First, we believe we have a moral obligation to LA residents to pursue a fareless system to help our region recover from the pandemic and the increasing lack of affordability in the region. For example, 69% of Metro riders are low or extremely low income, and fare evasion penalties disproportionately impact low-income riders. Housing and transportation are the two biggest expenses for most households. If we can eliminate one of those big expenses, imagine how much that would help low-income families. A fareless system will help promote social equity and expand economic opportunities, especially for our low-income riders.
In terms of the change in thinking, several things have happened over the last few years. One, we have started to think more broadly about what we're trying to accomplish as an agency and a community, rather than just delivering the status quo. We've also been asked to provide discounts or free fares for a variety of different populations. So, instead of approaching this fareless concept as “death by a thousand cuts,” we think there is value in looking more comprehensively at what it would take to go fareless in the context of everything else we are trying to do. We also have so many people out there trying to hold on economically, while fear of COVID keeps people from conducting normal business in the course of their daily lives.
To put things in perspective, Metro collected on the order of $300 million annually in fare revenue, pre-COVID. Now, with rear-door boarding on our buses to protect everyone during the pandemic, we aren’t collecting much farebox revenue at all. We already make fares free on Election Day and Earth Day. Combined with all of the discounts we offer to specific populations, the entire approach becomes very piecemeal and reactionary. Instead, in the last few years, we've really tried to focus on making policy decisions based on the broader outcomes we are trying to achieve and not just piecemealing things together. We want to be more thoughtful about what we're trying to accomplish and use outcomes-based thinking as our guide to how we set policy and implement our programs.Read more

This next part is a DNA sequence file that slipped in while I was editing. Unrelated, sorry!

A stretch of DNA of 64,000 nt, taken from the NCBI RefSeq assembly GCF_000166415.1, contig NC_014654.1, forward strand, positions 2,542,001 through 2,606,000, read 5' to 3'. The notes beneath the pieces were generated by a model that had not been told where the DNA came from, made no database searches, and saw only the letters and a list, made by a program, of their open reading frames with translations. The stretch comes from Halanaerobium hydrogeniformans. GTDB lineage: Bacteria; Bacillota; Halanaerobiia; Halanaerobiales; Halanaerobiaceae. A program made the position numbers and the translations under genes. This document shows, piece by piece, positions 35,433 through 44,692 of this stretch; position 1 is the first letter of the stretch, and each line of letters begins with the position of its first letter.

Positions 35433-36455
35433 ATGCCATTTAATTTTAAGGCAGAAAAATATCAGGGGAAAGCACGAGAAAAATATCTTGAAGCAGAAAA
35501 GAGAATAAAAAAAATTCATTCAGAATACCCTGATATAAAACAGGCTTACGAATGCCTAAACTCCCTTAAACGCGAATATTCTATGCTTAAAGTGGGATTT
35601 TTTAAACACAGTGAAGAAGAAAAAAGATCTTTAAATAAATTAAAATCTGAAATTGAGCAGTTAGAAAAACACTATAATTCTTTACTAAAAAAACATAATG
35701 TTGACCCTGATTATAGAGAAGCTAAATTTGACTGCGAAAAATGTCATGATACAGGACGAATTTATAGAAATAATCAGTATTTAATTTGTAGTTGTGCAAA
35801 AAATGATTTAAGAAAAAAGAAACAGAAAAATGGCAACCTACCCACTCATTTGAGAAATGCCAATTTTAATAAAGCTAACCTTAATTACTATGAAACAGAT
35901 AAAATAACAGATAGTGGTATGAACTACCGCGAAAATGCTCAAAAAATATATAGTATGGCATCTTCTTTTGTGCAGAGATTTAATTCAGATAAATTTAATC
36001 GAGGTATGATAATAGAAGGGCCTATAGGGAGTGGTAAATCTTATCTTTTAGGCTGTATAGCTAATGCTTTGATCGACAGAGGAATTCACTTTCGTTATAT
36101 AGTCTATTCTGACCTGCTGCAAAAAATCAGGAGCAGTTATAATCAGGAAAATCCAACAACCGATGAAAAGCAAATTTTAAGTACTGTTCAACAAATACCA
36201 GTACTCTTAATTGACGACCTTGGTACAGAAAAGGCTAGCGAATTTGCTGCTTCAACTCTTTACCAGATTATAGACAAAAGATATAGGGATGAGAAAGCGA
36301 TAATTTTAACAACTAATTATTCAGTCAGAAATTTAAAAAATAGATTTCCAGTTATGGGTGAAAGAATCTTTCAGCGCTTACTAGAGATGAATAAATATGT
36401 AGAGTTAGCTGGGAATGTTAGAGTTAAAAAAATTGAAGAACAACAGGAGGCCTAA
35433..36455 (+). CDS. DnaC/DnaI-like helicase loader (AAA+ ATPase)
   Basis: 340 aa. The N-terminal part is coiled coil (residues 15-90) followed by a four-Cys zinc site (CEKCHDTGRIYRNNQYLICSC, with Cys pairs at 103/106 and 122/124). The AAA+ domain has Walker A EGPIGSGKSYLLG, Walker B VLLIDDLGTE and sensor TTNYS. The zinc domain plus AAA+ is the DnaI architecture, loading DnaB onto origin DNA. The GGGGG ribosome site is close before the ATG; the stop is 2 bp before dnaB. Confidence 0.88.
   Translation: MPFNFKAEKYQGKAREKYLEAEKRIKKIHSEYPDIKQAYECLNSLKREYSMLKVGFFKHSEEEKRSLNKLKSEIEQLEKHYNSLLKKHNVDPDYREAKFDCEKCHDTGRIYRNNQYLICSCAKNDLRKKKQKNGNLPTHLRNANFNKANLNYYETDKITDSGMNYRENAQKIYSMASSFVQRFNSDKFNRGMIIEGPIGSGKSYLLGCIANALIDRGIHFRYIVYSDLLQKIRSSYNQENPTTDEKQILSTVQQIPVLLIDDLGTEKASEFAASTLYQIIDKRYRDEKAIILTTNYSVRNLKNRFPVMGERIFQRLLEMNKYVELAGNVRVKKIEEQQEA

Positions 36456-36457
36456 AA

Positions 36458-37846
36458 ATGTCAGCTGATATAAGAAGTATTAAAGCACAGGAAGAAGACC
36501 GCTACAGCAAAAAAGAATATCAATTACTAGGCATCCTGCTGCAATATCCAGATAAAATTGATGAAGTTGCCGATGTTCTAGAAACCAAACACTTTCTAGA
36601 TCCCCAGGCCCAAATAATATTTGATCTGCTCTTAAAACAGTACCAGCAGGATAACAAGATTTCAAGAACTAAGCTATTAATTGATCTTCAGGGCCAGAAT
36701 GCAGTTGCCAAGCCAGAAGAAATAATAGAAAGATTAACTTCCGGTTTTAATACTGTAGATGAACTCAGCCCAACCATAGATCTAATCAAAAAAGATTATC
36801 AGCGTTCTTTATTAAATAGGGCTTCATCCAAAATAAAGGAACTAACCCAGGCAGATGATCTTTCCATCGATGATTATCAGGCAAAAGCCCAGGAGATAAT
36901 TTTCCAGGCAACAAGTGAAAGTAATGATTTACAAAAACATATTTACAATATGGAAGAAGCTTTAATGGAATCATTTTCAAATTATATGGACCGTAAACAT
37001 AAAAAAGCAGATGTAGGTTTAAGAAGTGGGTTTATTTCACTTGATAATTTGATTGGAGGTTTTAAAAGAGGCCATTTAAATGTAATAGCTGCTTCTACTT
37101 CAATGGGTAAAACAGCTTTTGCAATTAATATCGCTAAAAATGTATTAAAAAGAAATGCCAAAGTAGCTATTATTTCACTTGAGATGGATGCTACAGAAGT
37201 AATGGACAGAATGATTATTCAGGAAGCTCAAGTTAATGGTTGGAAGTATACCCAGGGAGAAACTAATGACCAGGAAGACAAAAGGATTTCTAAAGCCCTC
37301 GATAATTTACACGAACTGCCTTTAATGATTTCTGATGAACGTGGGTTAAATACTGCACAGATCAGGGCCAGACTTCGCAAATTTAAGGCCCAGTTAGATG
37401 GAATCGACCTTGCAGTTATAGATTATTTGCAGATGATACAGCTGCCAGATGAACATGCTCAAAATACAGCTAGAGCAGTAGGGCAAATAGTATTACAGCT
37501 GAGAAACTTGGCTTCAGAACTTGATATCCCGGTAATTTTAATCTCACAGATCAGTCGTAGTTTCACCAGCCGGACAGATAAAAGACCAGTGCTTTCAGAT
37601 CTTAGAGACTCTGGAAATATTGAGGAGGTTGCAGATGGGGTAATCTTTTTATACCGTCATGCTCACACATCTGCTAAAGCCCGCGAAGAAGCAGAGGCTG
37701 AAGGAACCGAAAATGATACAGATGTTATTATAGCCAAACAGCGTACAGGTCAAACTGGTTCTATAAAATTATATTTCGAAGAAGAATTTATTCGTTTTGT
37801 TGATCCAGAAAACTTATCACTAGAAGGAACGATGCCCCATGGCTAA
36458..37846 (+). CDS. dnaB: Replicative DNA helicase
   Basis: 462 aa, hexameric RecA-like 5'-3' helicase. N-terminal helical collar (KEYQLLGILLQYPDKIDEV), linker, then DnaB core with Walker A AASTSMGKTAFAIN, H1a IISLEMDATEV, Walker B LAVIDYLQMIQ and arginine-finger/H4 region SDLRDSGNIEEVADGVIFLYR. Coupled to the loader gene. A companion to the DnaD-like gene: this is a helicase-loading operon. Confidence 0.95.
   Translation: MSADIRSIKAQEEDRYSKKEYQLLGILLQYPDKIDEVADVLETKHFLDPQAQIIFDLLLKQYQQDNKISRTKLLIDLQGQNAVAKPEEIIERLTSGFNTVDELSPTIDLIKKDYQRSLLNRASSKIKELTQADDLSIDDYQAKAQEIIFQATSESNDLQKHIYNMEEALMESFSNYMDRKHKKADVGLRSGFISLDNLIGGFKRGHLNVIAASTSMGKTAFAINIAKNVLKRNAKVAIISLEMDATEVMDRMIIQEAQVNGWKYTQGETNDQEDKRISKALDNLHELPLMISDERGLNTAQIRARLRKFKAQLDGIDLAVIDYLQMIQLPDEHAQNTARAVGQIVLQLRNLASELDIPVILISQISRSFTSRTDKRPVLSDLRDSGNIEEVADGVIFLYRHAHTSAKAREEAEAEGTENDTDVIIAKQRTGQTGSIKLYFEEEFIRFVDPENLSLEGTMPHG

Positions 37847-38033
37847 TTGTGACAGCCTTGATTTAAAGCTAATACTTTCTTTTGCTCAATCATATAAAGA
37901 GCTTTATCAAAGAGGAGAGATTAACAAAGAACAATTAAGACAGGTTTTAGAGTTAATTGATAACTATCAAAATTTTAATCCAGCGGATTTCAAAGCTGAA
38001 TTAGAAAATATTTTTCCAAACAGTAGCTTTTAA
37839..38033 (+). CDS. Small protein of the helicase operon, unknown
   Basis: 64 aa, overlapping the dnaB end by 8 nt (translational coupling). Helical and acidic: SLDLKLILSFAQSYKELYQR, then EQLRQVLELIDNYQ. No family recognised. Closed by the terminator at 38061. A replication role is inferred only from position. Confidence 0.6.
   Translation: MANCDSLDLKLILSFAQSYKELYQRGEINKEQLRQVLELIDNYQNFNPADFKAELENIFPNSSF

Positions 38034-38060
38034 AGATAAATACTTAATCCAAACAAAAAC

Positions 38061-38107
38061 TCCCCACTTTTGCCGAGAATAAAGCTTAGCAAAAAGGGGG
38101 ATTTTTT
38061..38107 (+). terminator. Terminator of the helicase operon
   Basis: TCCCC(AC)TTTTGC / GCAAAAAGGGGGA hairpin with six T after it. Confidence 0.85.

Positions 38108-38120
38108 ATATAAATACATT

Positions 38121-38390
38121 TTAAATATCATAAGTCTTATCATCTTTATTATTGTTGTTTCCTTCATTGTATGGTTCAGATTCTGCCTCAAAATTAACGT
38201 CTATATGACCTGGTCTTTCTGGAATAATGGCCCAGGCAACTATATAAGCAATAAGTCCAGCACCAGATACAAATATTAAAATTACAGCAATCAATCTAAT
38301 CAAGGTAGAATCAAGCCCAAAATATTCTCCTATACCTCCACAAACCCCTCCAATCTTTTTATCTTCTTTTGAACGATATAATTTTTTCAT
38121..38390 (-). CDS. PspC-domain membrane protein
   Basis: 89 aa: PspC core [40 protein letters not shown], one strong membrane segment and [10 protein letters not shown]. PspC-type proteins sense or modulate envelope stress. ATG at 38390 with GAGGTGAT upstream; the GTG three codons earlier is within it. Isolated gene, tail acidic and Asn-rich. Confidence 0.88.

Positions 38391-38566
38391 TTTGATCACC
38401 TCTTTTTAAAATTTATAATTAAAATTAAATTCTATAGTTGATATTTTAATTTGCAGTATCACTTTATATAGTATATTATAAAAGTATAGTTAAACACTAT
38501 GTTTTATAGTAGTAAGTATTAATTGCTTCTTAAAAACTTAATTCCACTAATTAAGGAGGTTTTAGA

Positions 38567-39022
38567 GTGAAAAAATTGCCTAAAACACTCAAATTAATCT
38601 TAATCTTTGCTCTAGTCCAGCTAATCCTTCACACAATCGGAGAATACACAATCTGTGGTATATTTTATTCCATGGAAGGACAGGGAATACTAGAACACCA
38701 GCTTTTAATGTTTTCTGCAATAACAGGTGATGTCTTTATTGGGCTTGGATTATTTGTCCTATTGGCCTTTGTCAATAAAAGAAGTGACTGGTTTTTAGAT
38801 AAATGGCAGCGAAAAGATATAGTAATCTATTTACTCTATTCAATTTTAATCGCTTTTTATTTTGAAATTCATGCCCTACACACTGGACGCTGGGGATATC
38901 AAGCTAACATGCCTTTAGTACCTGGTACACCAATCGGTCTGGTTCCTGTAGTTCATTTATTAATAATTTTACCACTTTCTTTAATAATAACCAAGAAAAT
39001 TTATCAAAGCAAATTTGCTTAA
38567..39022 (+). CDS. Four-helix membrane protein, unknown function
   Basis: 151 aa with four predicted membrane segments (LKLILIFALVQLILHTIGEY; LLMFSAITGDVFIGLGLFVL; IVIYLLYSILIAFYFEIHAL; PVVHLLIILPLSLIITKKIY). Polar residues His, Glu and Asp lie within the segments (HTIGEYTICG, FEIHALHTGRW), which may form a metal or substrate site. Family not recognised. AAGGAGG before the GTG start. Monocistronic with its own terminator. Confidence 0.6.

The scare from the worsening fire season on the West Coast (and in other parts of the world) combined with hurricanes in the east has sensitized many people to the fact that the climate emergency is here. Last week we told you Move LA is launching a statewide effort as Move CA, and with our Northern California partner SPUR are investigating the idea of putting a "California Climate and Clean Air Initiative" on the November 2022 ballot.
Our goal is to raise the funding needed to meet California's vital climate and air quality goals while also building a just and equitable economy, and the climate leaders featured at our event expressed much enthusiasm for the idea: Mary Nichols, Fran Pavley, Kevin de Leon and Terry Tamminen told us the great need—and big opportunity—to make dramatic near-term and lasting improvements are in accelerating the deployment of zero-emission transportation and off-road technologies—both battery-electric and hydrogen.
They also emphasized the need for major reductions in the emissions of short-lived climate pollutants (SLCPs)—also known as "super pollutants"—including fugitive methane, black carbon and HFCs.
And they said hard-wiring a commitment to equity for disadvantaged communities should be a co-equal priority for this measure.
Below are the remarks made in response to the climate leaders by our nonprofit partners, who also focused on the importance of keeping equity in the forefront of planning for this measure. To listen to the two-hour conversation CLICK HERE, or there's a 30-minute version at the top of the page HERE.
Bill Magavern, Policy Director, Coalition for Clean Air: The vast majority of our air pollution problem, aside from the horrible wildfire smoke, is coming from transportation . . . What’s particularly toxic is diesel exhaust from the movement of goods, which is why the Coalition for Clean Air focuses much of our work on goods movement—including trucks, locomotives, and cargo-handling equipment. We need to replace diesel with cleaner alternatives, including zero-emission engines wherever feasible and near-zero engines with renewable fuels everywhere else.
We have strong regulatory standards and it is vital that we complement these standards with incentive dollars [as proposed in this ballot measure] because incentives have been crucial in advancing the technologies that we need and also crucial in accelerating fleet turnover—in both light and heavy-duty vehicles—by getting dirty old engines off the road.
We laid the foundation for equitable clean mobility with the Charge Ahead California Initiative, which establishes equity-based transportation projects at CARB, including Clean Cars for All, which is a scrap-and-replace program so low-income drivers can get out of their dirty old gas guzzlers and into advanced clean vehicles or get transit passes. Charge Ahead projects also include electric vehicle car-sharing and electric-vehicle financing.